After I provided the quote and the post was published I was approached again and asked to share the post to my social media networks, which I did (and now I linked it here as well for all of you to see. See what I did here? I’m sneaky that way).

2. Guest posts

As a form of ego baits, guest post is perhaps the longest standing. That’s because this type of content has been delivering results throughout history. Experts and influencers usually provide great content because they have a large following and say what their audience wants to hear. In that regard, you can hand them the reins to offer actionable insights and expertise that your target audience seeks, whether it’s a fresh take on something or an entirely new approach. The added benefit is the opportunity to attract the expert/influencer’s audience as it will come to your site, especially those that almost religiously follow them.

3. Interviews

A smaller form of the expert roundup (if you will), doing an interview with an expert or an influencer means focusing on a broader set of questions. Therefore, there’s a bit more work put into figuring out what your audience will find relevant. Otherwise, the whole point of the interview is the same as that of the expert roundup - produce a trustworthy and useful content rich with insights. One advantage of interviewing an expert/influencer is it works in different forms like a podcast or video (if applicable), adding a more of a multimedia experience. In any case, a written form is a must due to its SEO value.

Pro tip: a podcast is a great way to nurture relationships with influencers. Checkout our recently launched one Real Life Superpowers on Itunes and Stitcher featuring guests such as HubSpot founder Brian Halligan and MOZ founder Rand Fishkin.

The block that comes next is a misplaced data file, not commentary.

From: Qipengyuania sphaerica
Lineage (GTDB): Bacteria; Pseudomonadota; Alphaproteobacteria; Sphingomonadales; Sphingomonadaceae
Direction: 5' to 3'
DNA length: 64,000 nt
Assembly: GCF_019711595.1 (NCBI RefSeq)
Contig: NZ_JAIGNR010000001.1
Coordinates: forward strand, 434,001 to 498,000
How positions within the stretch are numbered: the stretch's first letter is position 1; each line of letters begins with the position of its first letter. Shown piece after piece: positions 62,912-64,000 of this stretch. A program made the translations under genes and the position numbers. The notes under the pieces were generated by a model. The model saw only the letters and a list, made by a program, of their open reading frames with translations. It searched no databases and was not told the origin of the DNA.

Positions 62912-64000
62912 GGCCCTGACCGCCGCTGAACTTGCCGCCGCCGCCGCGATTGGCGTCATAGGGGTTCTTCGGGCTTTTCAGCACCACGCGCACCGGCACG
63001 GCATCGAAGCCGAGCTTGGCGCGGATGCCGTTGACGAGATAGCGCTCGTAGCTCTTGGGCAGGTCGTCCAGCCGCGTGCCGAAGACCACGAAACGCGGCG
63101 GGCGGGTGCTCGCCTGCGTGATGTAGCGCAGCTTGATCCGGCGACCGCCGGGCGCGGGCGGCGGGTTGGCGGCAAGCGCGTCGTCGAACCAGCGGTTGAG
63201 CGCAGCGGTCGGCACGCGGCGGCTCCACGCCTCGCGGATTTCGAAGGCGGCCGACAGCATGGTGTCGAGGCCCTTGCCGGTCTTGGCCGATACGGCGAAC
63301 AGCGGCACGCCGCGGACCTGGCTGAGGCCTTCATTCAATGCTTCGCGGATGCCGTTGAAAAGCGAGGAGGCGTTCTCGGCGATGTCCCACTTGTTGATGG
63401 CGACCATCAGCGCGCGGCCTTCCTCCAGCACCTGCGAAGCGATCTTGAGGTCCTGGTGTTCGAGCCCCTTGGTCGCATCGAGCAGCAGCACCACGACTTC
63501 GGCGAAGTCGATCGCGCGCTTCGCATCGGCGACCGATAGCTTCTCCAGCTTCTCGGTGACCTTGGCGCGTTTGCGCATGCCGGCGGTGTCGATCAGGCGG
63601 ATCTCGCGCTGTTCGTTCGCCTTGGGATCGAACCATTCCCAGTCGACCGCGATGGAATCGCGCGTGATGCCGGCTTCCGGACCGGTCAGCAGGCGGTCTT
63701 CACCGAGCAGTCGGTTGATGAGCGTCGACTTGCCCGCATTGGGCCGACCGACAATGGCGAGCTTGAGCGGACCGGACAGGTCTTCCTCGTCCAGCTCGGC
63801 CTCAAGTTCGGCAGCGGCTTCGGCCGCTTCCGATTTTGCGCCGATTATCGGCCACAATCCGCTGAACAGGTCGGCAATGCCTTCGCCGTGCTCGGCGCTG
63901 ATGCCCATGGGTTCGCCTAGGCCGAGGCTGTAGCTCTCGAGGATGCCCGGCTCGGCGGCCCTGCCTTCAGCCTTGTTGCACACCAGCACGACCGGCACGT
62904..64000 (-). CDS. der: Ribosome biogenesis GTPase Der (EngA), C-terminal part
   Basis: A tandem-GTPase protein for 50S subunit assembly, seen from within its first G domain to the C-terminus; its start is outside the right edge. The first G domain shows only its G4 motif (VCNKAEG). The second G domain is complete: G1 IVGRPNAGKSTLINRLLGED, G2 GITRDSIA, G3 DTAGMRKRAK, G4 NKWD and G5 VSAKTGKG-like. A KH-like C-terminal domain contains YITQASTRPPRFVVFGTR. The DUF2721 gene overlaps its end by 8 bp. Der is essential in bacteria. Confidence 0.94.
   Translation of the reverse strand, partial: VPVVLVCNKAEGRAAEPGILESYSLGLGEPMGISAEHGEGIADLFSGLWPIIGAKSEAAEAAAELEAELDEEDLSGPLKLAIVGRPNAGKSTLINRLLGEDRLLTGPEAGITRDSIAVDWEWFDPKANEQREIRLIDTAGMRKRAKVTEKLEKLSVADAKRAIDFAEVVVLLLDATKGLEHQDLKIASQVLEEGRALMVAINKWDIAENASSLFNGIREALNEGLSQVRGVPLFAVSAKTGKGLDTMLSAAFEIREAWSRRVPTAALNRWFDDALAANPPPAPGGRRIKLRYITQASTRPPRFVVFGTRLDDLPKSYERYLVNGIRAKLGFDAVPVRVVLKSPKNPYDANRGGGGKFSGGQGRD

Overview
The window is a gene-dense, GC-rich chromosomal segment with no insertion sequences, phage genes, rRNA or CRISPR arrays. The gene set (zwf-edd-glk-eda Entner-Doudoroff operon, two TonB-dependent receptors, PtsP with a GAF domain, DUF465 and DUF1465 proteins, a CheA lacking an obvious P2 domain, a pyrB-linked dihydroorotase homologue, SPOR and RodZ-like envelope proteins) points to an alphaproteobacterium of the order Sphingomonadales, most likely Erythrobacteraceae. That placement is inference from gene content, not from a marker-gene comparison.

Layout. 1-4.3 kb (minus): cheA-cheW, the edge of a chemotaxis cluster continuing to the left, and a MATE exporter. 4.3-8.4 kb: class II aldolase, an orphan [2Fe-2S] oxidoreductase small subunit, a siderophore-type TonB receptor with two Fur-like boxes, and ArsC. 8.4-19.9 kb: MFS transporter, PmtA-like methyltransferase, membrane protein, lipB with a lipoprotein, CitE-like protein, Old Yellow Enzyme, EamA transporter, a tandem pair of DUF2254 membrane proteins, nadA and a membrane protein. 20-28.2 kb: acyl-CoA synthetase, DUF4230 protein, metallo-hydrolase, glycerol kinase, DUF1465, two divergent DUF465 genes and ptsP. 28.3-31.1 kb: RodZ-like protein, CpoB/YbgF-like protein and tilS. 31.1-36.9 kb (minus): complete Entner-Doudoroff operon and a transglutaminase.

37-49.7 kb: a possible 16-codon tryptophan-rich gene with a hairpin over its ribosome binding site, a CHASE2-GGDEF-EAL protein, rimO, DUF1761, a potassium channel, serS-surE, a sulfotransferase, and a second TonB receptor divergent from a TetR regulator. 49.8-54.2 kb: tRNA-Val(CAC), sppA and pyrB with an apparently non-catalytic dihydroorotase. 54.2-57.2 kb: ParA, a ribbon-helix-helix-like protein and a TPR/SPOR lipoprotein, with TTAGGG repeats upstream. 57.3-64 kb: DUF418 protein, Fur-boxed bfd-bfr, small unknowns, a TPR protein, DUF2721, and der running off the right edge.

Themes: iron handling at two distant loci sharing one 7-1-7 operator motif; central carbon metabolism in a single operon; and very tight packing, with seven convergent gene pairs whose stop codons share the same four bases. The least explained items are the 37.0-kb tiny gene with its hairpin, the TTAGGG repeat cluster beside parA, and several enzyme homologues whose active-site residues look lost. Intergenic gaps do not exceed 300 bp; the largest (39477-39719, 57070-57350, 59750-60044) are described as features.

4. Top/resource lists

The first of the link baiting section, lists are always a great idea because they tend to both groups and individuals. What you’re doing is recommending people, content, products, or services. In doing so, you incentivize the recommended entities to share them because let’s face it - who doesn’t want to boast about being great at something? The same principle goes for data-based lists that have a slightly different take as they use statistical information, studies, reports and so on as their foundation. Whichever way you look at it, you’re creating an authentic piece of content that addresses and solves a problem for your audience while promoting someone or something.

Top Dominant Technologies 2017A snippet from our yearly State of the Marketing Automation 2018 report

5. Infographics

The main strength of infographics is their visual appeal. As humans, we are wired to be naturally drawn to images and colorful elements - anything visual that stimulates the brain. That’s primarily the reason why infographics are one of the most naturally shared and seamlessly integrated ego baits because we simply like seeing statistics presented in a visually appealing form.

Time to promote your ego baits

I’ve read something a long time ago that resonated with me to this day:

no matter how great the content is, it will never go viral if it isn’t seen.

Besides sharing the hell out of your content on social media, it’s critical to get in touch with your experts and influencers and let them now the content is published. Make a gentle suggestion to give it a small push by promoting it with their audience. An email or a tweet will do, just don’t be too pushy because you might ruin the chance for any future cooperation.

At the very center, ego baits are about creating powerful, expert content that mostly features someone else’s work. The types mentioned in this post are by no means the only ones you can leverage but are more than good enough to get you into this world.

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About Noa Eshed

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Noa is the co-author of the Amazon no.1 Bestseller "The Smart Marketer's Guide to Google AdWords" and co-host of the podcast "Real Life Superpowers". She's a content lover, certified journalist & lawyer (Hebrew U). She practices martial arts & yoga. She's been consulting and helping businesses create a significant presence online since 2010.